The story of the 2020 Callaway Chrome Soft and Chrome Soft X golf balls begins in much the same way as our story on the Callaway Mavrik driver.
2019 was a damned good year for Callaway Golf balls.
The company achieved its highest market share ever – 17% to 25% of all balls sold, depending on whose numbers you like. The popularity of Truvis grew and Callaway’s proprietary Triple Track technology made inroads towards replacing Sharpie lines with actual science.
2019 was a bad year for Callaway Golf balls.
Our ball test revealed that low-compression, i.e., soft, balls are slower and that the notion of soft tour ball might be a fallacy. That was just the beginning. Our #FindItCutIt efforts exposed quality control issues with Callaway balls ranging from inconsistent mixing to grossly off-center cores. The problems we found traced back generations. Golfers, including some Callaway staffers, flooded my inbox with pictures depicting the problems they’d found with their Callaway balls (off-center cores, swirly cores and missing dimples). Said one industry insider as things were blowing up, “Callaway makes good drivers, but they’re poseurs in the golf ball category.”
There’s quite a bit to unpack here so as we move forward with this rundown, there are two things to consider throughout.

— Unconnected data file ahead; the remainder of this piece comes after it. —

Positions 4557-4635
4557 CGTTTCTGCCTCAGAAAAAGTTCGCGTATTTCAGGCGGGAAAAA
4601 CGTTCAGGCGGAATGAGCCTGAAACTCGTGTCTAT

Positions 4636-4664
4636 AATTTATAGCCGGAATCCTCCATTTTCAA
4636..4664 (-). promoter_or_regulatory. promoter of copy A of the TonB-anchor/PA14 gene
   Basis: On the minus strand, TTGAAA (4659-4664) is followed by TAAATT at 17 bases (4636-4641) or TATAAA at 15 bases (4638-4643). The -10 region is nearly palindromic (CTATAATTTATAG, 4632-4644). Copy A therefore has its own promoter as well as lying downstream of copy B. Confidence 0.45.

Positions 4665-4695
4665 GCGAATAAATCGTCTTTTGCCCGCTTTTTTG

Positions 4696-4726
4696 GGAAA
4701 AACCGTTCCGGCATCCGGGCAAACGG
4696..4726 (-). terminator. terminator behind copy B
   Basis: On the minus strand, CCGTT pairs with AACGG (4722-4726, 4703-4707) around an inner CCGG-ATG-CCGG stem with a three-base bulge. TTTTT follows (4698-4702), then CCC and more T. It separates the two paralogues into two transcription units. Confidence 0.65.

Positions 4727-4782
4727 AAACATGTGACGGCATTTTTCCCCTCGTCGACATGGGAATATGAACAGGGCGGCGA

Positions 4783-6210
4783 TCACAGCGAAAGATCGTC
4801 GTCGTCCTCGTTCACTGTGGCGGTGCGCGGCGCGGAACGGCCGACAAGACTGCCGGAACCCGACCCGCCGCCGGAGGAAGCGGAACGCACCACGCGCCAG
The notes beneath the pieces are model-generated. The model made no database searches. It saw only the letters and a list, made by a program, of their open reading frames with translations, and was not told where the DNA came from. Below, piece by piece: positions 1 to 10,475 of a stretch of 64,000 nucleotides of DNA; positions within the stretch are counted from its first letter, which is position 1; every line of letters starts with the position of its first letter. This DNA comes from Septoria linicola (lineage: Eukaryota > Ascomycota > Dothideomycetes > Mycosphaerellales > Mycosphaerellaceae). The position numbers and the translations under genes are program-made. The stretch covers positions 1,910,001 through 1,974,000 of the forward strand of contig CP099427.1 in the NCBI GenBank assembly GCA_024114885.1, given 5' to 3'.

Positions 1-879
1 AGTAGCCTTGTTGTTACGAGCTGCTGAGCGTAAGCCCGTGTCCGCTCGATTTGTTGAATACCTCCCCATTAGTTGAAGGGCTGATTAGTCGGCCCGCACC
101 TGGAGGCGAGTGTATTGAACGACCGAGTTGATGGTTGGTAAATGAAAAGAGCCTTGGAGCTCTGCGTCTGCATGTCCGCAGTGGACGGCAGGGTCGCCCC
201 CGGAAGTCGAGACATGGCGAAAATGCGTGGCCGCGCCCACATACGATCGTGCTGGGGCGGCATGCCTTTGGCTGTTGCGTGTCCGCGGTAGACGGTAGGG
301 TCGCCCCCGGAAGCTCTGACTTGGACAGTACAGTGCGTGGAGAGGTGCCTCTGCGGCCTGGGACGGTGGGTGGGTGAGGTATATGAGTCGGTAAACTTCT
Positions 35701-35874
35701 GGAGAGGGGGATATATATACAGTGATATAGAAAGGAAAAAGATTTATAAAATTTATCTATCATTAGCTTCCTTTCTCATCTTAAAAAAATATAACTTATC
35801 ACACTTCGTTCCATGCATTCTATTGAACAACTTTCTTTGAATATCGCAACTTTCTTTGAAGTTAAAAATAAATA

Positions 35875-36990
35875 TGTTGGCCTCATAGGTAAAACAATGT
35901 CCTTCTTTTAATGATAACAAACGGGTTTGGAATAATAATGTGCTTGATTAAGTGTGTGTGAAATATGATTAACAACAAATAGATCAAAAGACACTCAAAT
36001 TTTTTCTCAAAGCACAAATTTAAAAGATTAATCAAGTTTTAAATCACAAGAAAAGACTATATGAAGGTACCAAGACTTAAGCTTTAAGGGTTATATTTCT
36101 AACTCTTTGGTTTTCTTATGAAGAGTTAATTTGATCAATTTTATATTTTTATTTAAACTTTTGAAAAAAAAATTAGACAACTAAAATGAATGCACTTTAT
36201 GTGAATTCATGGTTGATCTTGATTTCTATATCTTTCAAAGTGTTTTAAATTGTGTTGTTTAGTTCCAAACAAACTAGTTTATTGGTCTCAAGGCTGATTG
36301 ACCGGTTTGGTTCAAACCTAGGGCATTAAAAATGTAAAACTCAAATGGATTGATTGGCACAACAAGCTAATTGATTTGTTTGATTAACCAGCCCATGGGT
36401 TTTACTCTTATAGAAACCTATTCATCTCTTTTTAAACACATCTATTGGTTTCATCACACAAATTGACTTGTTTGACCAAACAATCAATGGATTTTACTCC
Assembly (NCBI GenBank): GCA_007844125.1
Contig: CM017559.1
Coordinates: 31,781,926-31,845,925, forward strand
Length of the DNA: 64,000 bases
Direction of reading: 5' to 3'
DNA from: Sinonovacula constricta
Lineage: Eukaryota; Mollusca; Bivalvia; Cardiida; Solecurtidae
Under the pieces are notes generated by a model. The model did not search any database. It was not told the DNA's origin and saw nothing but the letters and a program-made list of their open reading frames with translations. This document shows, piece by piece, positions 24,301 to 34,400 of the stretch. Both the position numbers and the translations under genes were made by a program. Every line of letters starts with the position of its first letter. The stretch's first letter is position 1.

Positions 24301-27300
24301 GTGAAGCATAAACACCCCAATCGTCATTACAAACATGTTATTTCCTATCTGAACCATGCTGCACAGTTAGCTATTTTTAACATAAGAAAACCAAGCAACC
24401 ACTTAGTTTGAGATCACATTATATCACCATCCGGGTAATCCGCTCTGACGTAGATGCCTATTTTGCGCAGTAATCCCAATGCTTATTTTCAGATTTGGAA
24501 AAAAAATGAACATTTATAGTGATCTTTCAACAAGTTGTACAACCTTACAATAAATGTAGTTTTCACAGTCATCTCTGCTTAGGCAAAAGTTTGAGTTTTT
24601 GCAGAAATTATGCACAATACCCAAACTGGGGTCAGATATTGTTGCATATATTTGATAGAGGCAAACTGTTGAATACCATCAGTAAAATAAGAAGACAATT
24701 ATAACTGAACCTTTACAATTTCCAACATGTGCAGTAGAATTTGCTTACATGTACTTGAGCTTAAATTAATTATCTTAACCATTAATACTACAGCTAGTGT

A healthy percentage of golfers love the Callaway Chrome Soft. You don’t lay claim to +/-20% of the market with a product consumers hate.
Your affections aside, objectively, Chrome Soft has never been a good golf ball. Nobody making a soft ball has been transparent enough about the performance implications for mid- to high-swing golfers and Callaway’s quality control issues were such that, even if you didn’t notice, it may have cost you some strokes.
A Fresh Start
With all that’s transpired, Callaway faces some unique challenges as it moves forward with its 2020 golf ball lineup. It needs to keep everything that golfers love about Chrome Soft but it has to do better by its customers who now understand that Callaway’s ball quality wasn’t what it should have been.
“People who play this ball love it, and we’ve changed everything,” says Sean Toulon, EVP of Callaway Golf.